Malala Yousafzai is only 16, but she has been fighting for girls’ education for years. When she was 11, she started blogging about the Taliban takeover of her hometown of Mingora, in northwestern Pakistan. Taliban members follow an extreme version of Islam. They believe girls should not go to school.
For several months, Malala’s school and hundreds of others in the district of Swat were closed. Malala spoke publicly about her desire to go to school. “All I want is an education,” she told one television broadcaster.
When the Pakistani government regained control, Malala was able to return to class. But she continued to speak out about girls’ right to education. On October 9, 2012, the Taliban tried to silence her. A gunman boarded her school bus and shot her on the left side of her forehead. But Malala survived, showing great courage and optimism during her long recovery. During this time, Malala became a symbol of the struggle for girls’ rights all over the world.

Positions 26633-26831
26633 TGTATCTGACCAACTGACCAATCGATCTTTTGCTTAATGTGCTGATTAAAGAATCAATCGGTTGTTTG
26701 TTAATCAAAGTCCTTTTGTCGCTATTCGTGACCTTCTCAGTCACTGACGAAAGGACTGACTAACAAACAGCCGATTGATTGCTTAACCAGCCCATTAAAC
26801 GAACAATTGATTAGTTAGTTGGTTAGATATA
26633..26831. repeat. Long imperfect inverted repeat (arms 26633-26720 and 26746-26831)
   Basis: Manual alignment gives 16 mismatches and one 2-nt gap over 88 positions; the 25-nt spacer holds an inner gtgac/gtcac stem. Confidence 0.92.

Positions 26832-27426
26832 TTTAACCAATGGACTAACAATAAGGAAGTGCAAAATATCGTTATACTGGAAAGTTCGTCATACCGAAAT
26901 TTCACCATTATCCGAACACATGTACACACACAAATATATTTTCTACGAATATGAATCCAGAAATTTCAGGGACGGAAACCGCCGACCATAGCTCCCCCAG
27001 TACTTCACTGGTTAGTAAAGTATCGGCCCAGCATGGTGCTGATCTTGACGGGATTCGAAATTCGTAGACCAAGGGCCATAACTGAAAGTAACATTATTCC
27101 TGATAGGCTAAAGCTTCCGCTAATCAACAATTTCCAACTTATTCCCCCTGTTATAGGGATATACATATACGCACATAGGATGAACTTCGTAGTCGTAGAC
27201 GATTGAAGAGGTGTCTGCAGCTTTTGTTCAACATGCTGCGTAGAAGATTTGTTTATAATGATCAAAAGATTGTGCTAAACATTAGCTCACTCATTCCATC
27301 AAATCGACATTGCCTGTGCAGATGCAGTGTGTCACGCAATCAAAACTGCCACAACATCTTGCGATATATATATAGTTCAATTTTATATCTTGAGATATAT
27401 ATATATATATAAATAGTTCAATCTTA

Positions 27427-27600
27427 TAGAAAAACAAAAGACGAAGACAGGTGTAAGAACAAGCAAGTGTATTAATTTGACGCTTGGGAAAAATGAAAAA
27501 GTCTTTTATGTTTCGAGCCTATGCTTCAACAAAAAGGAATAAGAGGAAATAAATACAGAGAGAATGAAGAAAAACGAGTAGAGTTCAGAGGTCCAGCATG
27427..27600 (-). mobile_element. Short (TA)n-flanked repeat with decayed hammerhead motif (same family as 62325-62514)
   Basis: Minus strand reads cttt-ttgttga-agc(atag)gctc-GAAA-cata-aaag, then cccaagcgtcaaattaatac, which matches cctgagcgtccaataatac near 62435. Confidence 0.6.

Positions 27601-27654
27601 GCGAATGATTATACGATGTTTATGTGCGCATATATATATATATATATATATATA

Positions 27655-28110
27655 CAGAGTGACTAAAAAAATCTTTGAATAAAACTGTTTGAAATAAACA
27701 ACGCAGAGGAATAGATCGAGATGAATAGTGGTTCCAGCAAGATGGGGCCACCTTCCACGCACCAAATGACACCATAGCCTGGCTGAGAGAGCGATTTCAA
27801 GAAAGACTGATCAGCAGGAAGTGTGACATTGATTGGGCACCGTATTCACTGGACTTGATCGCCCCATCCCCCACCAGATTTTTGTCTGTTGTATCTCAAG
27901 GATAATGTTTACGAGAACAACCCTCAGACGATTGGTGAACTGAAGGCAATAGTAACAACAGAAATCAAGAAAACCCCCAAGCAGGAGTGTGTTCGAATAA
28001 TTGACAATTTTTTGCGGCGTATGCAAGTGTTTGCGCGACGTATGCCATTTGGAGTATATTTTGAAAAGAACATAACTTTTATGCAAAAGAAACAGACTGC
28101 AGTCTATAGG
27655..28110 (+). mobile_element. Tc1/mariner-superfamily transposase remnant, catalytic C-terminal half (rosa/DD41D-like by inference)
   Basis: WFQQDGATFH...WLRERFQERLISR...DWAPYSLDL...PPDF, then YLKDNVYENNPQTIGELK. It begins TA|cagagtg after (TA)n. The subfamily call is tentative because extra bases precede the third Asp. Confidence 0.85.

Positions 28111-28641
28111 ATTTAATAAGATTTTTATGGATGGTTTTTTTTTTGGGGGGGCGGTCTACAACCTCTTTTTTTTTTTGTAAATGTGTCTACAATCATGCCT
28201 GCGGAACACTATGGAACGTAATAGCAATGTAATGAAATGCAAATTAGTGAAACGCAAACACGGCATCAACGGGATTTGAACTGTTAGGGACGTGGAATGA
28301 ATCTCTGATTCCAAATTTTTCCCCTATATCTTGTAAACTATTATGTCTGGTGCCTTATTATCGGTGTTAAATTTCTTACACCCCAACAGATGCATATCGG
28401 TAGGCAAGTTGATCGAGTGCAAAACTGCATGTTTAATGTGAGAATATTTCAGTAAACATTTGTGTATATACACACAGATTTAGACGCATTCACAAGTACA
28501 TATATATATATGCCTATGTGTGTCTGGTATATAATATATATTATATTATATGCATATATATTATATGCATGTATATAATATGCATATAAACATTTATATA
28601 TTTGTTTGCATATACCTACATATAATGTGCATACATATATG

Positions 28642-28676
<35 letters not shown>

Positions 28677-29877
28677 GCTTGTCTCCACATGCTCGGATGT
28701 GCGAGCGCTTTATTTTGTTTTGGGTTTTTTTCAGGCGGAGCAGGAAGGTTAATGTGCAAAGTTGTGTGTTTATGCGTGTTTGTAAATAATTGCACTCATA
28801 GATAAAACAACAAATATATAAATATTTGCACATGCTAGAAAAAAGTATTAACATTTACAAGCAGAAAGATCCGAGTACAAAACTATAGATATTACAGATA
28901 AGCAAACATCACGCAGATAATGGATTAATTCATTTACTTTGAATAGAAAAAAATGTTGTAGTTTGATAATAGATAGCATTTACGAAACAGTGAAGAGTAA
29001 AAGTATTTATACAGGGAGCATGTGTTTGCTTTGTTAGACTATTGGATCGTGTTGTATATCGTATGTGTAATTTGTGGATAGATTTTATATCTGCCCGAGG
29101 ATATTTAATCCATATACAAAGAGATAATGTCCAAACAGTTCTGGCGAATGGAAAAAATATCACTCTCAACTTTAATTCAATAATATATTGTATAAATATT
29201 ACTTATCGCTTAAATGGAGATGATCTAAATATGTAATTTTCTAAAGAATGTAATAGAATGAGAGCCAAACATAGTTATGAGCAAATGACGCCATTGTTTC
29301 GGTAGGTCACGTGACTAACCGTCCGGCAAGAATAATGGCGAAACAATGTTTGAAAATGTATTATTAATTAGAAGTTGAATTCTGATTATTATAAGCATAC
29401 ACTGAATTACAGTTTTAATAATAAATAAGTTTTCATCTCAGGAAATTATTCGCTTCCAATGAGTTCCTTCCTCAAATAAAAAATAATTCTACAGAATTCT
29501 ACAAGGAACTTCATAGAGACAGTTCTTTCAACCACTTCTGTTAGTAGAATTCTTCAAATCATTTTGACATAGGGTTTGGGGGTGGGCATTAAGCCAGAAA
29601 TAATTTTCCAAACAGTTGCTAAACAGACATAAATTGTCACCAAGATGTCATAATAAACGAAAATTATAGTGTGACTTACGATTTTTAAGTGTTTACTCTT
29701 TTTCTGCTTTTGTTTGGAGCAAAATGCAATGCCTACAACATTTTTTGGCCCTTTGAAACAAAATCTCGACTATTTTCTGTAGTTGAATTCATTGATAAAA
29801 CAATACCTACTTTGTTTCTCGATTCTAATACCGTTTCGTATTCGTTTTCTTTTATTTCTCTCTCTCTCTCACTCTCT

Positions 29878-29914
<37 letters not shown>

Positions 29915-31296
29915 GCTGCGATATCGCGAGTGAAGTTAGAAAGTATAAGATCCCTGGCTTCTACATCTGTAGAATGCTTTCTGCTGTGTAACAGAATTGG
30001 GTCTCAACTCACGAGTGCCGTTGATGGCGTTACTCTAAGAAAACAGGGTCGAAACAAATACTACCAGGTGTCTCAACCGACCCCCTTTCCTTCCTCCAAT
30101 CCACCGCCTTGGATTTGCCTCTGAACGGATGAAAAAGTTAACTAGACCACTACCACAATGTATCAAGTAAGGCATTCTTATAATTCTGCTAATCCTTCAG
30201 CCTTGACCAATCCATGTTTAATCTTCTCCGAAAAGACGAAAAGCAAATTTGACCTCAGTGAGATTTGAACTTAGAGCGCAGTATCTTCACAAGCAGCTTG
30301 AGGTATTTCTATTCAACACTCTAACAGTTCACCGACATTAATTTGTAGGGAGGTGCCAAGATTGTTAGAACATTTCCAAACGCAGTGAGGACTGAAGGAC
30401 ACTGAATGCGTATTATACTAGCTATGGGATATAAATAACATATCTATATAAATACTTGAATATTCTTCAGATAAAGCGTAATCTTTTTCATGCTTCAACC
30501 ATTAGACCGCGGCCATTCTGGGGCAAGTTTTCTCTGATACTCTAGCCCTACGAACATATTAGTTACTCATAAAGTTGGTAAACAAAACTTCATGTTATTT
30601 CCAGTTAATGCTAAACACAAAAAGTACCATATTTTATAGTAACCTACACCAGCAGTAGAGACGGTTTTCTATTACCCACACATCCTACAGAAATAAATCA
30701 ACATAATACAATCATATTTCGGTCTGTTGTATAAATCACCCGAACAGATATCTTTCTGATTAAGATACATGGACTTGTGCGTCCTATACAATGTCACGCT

This year, Malala became the youngest person ever to be nominated for a Nobel Peace Prize. She also released her memoir, I Am Malala, which tells the story of her life before and after the gunshot that nearly killed her. Her book inspired a course at George Washington University, in Washington, D.C. The curriculum focuses on political activism and the importance of education for girls. "It will encourage students to get engaged in the communities and to help the Malala Fund directly," said Mary Ellsberg, director of the university's Global Women's Institute.
Malala is now a student in Birmingham, England. She continues to give a voice to the millions of children around the world who do not have the opportunity to go to school.
For courageously standing up for girls’ right to education and giving a voice to the voiceless, Malala Yousafzai is a nominee for TFK’s 2013 Person of the Year.
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